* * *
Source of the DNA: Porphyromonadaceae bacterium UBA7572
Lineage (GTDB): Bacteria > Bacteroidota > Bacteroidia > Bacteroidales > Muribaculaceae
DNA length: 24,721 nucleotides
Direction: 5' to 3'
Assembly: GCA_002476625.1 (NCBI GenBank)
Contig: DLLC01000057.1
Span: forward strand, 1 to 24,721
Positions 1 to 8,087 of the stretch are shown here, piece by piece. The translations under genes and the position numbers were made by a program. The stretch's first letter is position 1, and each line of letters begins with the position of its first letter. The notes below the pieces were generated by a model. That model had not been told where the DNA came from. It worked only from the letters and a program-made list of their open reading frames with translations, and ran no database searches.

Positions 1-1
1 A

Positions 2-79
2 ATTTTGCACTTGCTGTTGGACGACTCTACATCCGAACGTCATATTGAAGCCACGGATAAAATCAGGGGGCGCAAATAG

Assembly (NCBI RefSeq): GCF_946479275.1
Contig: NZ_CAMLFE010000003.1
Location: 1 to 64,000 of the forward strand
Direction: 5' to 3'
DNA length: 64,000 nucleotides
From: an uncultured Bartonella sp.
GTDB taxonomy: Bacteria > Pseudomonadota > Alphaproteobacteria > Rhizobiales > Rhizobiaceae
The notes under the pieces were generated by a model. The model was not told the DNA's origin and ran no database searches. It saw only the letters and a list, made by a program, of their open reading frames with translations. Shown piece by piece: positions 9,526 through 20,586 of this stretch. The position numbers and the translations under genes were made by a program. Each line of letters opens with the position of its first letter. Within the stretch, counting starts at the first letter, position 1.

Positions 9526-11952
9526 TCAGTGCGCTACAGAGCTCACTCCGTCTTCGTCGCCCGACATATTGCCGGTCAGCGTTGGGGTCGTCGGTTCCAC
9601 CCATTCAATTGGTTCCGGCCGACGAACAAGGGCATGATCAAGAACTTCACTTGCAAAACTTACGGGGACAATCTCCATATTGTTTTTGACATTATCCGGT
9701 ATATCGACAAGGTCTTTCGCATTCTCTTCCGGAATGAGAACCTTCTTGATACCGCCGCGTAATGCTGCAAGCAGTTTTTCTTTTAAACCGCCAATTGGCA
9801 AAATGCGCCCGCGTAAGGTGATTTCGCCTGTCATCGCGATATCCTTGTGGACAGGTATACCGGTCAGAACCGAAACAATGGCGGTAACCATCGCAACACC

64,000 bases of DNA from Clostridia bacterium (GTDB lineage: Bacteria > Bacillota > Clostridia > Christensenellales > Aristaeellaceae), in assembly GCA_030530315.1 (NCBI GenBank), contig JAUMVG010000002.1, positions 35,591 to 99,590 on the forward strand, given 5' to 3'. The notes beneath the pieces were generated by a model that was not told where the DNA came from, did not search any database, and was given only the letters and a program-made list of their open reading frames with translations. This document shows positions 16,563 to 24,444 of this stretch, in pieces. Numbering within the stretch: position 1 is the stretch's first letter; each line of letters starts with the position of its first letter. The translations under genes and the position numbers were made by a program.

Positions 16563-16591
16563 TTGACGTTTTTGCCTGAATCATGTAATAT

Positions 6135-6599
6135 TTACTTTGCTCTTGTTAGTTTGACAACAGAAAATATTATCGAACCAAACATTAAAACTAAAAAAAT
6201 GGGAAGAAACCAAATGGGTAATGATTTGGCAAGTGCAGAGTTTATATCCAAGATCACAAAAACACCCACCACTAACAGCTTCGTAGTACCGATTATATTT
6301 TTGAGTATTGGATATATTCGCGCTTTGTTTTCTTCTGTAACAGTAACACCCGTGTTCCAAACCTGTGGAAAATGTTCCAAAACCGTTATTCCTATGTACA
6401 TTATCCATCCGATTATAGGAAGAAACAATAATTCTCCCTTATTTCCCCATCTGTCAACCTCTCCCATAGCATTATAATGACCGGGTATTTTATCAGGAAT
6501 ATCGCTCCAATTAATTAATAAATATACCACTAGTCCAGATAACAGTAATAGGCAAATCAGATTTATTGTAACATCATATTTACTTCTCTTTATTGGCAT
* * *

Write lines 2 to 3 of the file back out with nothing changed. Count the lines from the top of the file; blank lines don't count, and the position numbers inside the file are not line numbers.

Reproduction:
Lineage (GTDB): Bacteria > Bacteroidota > Bacteroidia > Bacteroidales > Muribaculaceae
DNA length: 24,721 nucleotides